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Iron overload: Learning about a common condition

» Too much iron

» Hard to detect

» What can you do?

Play it safe

Few people fret about getting too much iron. But many assume they have an iron deficiency and start taking iron supplements. Fact is, you can get too much of a good thing, so don’t take supplements without your healthcare provider’s okay. And if you have hemochromatosis, watch for hidden sources of iron such as fortified breads and cereals.

Can you name the most common genetic disorder in the United States? If you said hemochromatosis, you’re right. But since it’s also the most underdiagnosed genetic disease, you probably guessed wrong.

Too much iron

About one in 200 people have the disorder, in which the digestive tract absorbs too much iron. The excess gets stored in organs and joints. Left untreated, iron overload can do irreparable damage to the heart, liver and endocrine system.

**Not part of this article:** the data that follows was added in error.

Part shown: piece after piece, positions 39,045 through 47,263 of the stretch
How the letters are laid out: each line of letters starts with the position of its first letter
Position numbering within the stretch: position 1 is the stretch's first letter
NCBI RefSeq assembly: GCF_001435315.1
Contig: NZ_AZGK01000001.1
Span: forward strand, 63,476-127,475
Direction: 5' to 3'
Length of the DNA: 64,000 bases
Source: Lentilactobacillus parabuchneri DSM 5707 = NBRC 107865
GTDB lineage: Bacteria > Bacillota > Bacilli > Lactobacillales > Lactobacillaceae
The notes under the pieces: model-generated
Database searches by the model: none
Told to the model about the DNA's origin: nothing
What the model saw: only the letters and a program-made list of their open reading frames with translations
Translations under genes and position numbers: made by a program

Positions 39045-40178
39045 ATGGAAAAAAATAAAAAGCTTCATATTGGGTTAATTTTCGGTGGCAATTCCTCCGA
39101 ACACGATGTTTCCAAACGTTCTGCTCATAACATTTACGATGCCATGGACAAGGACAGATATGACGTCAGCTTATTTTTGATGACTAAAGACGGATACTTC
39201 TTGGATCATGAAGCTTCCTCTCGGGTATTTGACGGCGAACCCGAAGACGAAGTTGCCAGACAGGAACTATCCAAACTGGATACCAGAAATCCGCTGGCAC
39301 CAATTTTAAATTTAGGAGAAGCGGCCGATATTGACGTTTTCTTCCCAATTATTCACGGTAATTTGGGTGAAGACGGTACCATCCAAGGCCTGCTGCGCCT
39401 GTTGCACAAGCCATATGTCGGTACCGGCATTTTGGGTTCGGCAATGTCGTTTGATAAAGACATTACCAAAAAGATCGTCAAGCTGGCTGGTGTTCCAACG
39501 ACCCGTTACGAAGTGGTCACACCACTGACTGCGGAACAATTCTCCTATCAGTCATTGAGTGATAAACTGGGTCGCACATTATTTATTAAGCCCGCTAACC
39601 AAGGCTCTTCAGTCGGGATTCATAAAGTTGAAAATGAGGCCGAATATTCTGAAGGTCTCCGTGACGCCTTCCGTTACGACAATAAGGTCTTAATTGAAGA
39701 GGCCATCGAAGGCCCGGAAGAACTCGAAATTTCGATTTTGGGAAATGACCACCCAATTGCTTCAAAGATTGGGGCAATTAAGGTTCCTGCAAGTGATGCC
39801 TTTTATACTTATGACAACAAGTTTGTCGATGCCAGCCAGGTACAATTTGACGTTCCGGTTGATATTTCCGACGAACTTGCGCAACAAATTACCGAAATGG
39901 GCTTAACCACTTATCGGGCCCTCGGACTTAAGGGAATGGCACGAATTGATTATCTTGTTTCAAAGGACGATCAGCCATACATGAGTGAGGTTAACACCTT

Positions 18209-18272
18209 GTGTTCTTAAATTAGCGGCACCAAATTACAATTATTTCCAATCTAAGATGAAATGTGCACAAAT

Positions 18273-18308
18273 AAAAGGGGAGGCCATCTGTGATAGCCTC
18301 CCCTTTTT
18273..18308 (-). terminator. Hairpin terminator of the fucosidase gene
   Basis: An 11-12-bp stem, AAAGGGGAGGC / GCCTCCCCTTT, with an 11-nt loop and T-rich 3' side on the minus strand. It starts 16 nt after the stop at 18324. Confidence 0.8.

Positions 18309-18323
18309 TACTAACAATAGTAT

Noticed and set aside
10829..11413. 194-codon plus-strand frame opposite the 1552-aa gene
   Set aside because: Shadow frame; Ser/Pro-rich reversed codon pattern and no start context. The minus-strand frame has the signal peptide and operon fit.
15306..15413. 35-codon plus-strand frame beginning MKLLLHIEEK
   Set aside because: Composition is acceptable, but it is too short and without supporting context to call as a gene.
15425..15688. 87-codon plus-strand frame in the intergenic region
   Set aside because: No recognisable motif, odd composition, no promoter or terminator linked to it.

Hard to detect

Because the body has no way of getting rid of extra iron except through blood loss, the primary treatment for hemochromatosis is phlebotomy—a procedure in which a unit of blood is removed each week over a certain period.

The trouble is, hemochromatosis is hard to detect because the earliest signs, which usually appear between ages 40 and 60, are easily mistaken for symptoms of other illnesses. They include abdominal pain, joint pain, fatigue, skin discoloration, impotence, infertility, diabetes and loss of bone density.

Unfortunately, if hemochromatosis isn’t caught before it has already caused illnesses such as cirrhosis, diabetes, arthritis and an enlarged heart, treatment is less clear cut.

What can you do?

First, report any unexplained symptoms to your healthcare provider. Men should be especially vigilant since they’re more likely to suffer consequences of the disease. Women born with hemochromatosis are less likely to suffer its effects later in life because of the blood lost through menstruation.

Ask your healthcare provider about getting a blood test to screen for the disorder. If you do have hemochromatosis, your family members should be tested for the disease, too.

© 2014 Dowden Health Media